‘We’re all going to get pummelled in a National Trolling Festival’: ‘Humiliated’ BBC stars slam corporation ahead of release of their salaries down to the nearest £10,000
- Salaries of the highest-earning stars at the BBC will be released on Wednesday
- More women are expected to be in the top earners following gender pay protests
- Third of stars salaries will not be included due to a loophole in how stars are paid
BBC stars are said to be ‘humiliated’ at the Corporation’s move to release pay details of its top talent in £10,000 pay brackets in an upcoming report.
Previously the BBC shared its stars salaries within £50,000 area to provide a level of privacy for the dozens of famous faces they employ.
The move is said to be an increase in transparency at the corporation that has been riddled with debate over its gender pay gap since former China editor Carrie Gracie publicly resigned from her role in January over a salary dispute.
Strictly Come Dancing presenters, Claudia Winkleman (who earns between £450,000 and £499,000) and Tess Daly (who earns between £350,000 and £399,000) will not be included on the list as their show is now run by BBC Studios
However, a third of the names that earn above the £150,000 threshold won’t be included on the list to be released in Wednesday’s report as they star on programmes made by BBC studios – which is now a commercial entity.
The BBC’s top earners finally revealed
1. Chris Evans £2.2m – £2.25m
2. Gary Lineker £1.75m – £1.8m
3. Graham Norton £850,0000 – £899,999
4. Jeremy Vine £700,000 – £749,999
5. John Humphrys £600,000 – £649,999
6. Huw Edwards £550,000 – £599,999
7. Steve Wright £500,000 – £549,999
= 8. Claudia Winkleman £450,000 – £499,999
= 8. Matt Baker £450,000 – £499,999
= 9. Nicky Campbell £400,000 – £449,999
= 9. Andrew Marr £400,000 – £449,999
= 9. Stephen Nolan £400,000 – £449,999
= 9. Alan Shearer £400,000 – £449,999
=9. Alex Jones £400,000 – £449,000
10. Fiona Bruce £350,000 – £399,999
The loophole means the salaries of stars such as Claudia Winkleman, the BBC’s highest earning woman, will become a secret.
Strictly Come Dancing is one of the shows run by BBC Studios, which is technically an independent production company. These shows are not funded directly by the license fee, therefore the stars’ salaries do not need to be disclosed.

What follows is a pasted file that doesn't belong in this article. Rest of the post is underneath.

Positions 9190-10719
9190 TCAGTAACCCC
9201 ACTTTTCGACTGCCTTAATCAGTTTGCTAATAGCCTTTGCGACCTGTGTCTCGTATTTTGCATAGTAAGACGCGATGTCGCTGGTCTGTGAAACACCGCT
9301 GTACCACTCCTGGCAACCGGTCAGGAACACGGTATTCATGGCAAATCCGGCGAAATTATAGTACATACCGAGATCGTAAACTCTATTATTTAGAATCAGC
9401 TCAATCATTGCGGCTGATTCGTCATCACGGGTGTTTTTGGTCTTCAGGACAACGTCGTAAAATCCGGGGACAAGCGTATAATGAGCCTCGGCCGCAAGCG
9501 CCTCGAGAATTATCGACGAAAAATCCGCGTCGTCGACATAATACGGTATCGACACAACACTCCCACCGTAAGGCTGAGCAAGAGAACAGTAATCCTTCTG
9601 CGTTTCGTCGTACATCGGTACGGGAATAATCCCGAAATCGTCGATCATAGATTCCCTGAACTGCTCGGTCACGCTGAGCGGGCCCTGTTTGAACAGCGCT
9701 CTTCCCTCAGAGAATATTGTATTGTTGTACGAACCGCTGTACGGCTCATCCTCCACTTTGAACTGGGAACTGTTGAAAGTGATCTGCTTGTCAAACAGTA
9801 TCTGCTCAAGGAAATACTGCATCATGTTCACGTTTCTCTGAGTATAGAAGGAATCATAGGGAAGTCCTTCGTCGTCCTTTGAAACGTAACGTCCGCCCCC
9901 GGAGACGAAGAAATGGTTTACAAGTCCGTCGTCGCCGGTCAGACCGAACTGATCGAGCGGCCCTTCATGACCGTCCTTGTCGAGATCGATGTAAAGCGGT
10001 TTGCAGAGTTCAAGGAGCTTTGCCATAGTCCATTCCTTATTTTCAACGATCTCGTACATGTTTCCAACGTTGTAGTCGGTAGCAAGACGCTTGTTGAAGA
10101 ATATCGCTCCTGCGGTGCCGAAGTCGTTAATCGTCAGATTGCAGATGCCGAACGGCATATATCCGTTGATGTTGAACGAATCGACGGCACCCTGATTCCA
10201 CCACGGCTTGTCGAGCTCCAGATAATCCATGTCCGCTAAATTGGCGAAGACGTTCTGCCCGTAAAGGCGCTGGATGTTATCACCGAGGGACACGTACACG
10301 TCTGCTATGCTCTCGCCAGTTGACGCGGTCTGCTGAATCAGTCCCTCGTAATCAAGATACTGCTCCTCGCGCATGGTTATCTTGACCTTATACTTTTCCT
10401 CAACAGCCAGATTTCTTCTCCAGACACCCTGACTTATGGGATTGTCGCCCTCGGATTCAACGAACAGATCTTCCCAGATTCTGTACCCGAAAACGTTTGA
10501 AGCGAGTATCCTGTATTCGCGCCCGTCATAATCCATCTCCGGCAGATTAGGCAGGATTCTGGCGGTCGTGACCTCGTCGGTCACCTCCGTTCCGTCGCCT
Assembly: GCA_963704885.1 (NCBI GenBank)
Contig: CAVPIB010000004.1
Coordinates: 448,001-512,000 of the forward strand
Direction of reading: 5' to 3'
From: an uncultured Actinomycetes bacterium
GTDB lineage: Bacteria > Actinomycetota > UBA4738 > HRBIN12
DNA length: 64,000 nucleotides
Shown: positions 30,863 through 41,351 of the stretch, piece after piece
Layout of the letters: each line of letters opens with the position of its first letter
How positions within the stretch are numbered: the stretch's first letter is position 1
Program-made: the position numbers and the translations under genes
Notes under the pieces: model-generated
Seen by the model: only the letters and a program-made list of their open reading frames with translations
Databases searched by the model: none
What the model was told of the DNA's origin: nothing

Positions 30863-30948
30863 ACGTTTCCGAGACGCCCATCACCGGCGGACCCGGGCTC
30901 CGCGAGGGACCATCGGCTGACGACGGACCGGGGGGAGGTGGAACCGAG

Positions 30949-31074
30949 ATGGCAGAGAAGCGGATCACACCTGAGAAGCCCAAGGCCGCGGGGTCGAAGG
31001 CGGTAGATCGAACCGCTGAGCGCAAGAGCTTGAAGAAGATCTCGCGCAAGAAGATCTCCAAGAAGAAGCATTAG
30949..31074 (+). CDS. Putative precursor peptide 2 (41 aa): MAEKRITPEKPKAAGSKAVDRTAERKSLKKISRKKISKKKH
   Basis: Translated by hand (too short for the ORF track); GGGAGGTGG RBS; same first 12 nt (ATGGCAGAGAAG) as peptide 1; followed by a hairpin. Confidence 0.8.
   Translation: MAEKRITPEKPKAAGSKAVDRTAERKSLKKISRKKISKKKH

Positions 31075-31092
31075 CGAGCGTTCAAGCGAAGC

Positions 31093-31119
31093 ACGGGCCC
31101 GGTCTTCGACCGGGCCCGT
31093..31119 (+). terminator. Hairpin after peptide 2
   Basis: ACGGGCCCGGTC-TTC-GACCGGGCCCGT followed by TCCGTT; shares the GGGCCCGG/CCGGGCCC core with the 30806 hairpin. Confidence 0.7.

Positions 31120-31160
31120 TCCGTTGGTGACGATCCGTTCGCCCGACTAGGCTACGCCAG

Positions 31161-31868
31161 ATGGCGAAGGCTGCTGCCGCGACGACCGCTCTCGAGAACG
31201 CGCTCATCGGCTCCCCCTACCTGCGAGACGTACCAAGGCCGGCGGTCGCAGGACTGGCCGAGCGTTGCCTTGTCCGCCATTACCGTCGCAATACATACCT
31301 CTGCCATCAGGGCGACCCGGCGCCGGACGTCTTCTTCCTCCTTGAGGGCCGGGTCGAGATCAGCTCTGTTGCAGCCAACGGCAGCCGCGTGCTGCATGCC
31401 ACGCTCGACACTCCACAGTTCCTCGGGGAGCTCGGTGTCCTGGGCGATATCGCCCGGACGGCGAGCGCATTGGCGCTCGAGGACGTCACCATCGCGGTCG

Winkleman’s Strictly co-stars, Tess Daly, Darcy Bussell, Craig Revel Horwood, Bruno Tonioli and Shirley Ballas will also keep their salary secret, as will the 17 actors on Eastenders, Casualty and Holby City that earn more than £150,000.
Other big names to be excluded from the list will be Matt Baker and Alex Jones from the One Show and Nick Knowles from DIY SOS.
Journalists and presenters who work on more than one show may fall down the rankings. For example, Fiona Bruce’s salary for her work on BBC News will appear, but her pay for presenting Antiques Roadshow will be excluded.
Culture Secretary Matt Hancock previously said the ‘£50,000’ brackets weren’t sufficiently detailed and asked the bands to be narrowed.
The list is also expected to have more women in it this time as many have taken ‘pay revisions’ following the last report that showed women earning significantly less than their male counterparts.
One star on the list described the £10,000 brackets as ‘a humiliation’.
‘We’re resigned to the fact that the BBC has effectively launched a National Trolling Festival where we all get pummelled over our salaries. Everyone is totally exasperated and fed up – managers and presenters.
Chris Evans (left) and Gary Lineker (right) are the BBC’s two highest paid stars, both on salaries of more than £1.75million
Fiona Bruce, the tenth best paid star at the BBC, is expected to fall down the list as her salary from Antiques Roadshow (pictured, presenting) will not be included, but her work as a news anchor will
‘Transparency will effectively lead to a rate card where they ‘pay the chair’ instead of the presenter’ they told the Sunday Telegraph.
While some BBC high-ups described the move as ‘unbritish’ others said the move was positive and told their colleagues to ‘shut up’ if they were earning more than £150,000.
A BBC spokesperson told MailOnline: ‘BBC Studios is a commercial operation not underpinned by the licence fee so, just like the independent production companies it competes for business with, it isn’t required to disclose salaries.
‘The BBC leads the way in transparency and this year people will see we’ll go even further in the information we publish.’
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